Block on Trump's Asylum Ban Upheld by Supreme Court
The existing Border Search Exception, which is quite handy for digging through terrorists' and drug smugglers' luggage, doesn't exactly fit with the realities of modern life. Whereas we once could dig though someone's belongings in an hour or two, the Cotterman case presented a different scenario: a convicted pedophile caught with images of himself and an underage girl after his laptop was seized at the border and examined at a laboratory 170 miles inland.
If it sounds like a tough and important case, that's because it is. So important, in fact, that we sent our best people to live-blog the oral arguments.
The initial panel ruled against Cotterman, and for invasive computer searches, holding that the Border Search Exception allowed electronic searches without a warrant, without reasonable suspicion, and without any justification whatsoever. An en banc Ninth Circuit reversed course on Friday after a discussion of the realities of modern electronics.
Computers are not suitcases. A single hard drive can carry an entire library's worth of material - far more than was envisioned by the original exception. Our laptops, phones, and tablets have become repositories of private information, from diary entries and medical records to school projects and blog posts.
The court also noted another significant difference between a suitcase and a hard drive: you can easily choose what to carry in a suitcase. A laptop, on the other hand, typically contains gigabytes of data. Sorting through that before every trip is unfeasible. Plus, even deleted data is often recoverable through forensic analysis.
What's a court to do when modern realities no longer fit age-old rules? An exception to an exception, of course.
The court's compromise was to require reasonable suspicion of illegal activity before one's laptop or similar device can be forensically searched -- "a modest requirement in light of the Fourth Amendment." Note the difference between examining easily-accessible files and scanning deleted sectors of the hard drive; the line is somewhere in between.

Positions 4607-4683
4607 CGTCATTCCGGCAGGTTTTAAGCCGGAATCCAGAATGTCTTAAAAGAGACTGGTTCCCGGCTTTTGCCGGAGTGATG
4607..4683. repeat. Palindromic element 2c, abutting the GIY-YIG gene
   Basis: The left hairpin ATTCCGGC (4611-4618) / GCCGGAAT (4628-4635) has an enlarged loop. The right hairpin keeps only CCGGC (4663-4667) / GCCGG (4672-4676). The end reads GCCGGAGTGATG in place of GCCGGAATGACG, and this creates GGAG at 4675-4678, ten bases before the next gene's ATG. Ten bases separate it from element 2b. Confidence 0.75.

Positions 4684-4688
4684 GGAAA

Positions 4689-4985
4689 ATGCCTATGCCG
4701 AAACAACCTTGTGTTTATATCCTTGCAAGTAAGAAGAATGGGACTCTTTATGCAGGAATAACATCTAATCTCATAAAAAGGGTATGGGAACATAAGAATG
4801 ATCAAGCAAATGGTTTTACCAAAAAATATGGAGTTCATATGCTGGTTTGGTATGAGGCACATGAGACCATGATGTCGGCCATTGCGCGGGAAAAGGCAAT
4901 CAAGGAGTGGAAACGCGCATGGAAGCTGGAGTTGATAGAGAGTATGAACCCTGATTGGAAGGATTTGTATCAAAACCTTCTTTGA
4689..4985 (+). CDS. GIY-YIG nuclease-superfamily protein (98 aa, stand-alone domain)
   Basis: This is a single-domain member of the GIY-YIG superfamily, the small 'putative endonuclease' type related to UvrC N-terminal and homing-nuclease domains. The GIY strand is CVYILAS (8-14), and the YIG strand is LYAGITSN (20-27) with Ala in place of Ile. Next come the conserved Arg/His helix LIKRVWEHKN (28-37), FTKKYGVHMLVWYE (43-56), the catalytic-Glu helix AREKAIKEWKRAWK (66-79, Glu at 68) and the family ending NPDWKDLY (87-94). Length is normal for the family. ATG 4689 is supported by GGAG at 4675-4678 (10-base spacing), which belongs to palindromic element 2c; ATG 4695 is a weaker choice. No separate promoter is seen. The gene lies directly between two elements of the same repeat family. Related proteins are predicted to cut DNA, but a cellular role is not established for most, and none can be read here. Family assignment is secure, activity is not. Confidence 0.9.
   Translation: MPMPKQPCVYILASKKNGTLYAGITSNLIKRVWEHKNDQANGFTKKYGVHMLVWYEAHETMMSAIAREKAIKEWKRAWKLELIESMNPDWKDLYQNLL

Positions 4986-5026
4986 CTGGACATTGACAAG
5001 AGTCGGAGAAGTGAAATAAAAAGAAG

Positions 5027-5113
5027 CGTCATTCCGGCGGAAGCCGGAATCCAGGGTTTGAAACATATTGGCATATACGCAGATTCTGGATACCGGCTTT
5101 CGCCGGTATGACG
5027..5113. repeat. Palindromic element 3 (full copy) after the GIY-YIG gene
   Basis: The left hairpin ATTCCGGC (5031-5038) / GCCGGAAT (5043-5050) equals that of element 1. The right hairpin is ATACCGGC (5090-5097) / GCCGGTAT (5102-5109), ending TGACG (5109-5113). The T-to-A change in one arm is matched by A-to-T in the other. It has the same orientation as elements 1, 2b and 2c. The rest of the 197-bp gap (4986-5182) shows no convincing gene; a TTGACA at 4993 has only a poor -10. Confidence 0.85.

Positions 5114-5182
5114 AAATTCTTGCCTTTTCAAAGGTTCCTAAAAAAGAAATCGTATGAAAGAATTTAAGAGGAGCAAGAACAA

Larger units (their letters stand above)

Judge Callahan dissented vehemently, arguing that the need for secure borders trumped privacy concerns, and stating:
This [reasonable suspicion] rule flouts more than a century of Supreme Court precedent, is unworkable and unnecessary, and will severely hamstring the government's ability to protect our borders.
She also pointed out that SCOTUS has only once required reasonable suspicion in a border search, in a case where a suspected drug smuggler was detained for twenty-four hours and given a pregnancy test and rectal examination.
Judge Smith chimed in as well, stating:
The majority's opinion turns primarily on the notion that electronic devices deserve special consideration because they are ubiquitous and can store vast quantities of personal information. That idea is fallacious.
He also had much to say about court's application of reasonable suspicion to Cotterman:
The majority['s] determination that reasonable suspicion exists [here] undermines the liberties of U.S. citizens generally - not just at the border, and not just with regard to our digital data - but on every street corner, in every vehicle, and wherever else we rely on the doctrine of reasonable suspicion to safeguard our legitimate privacy interests.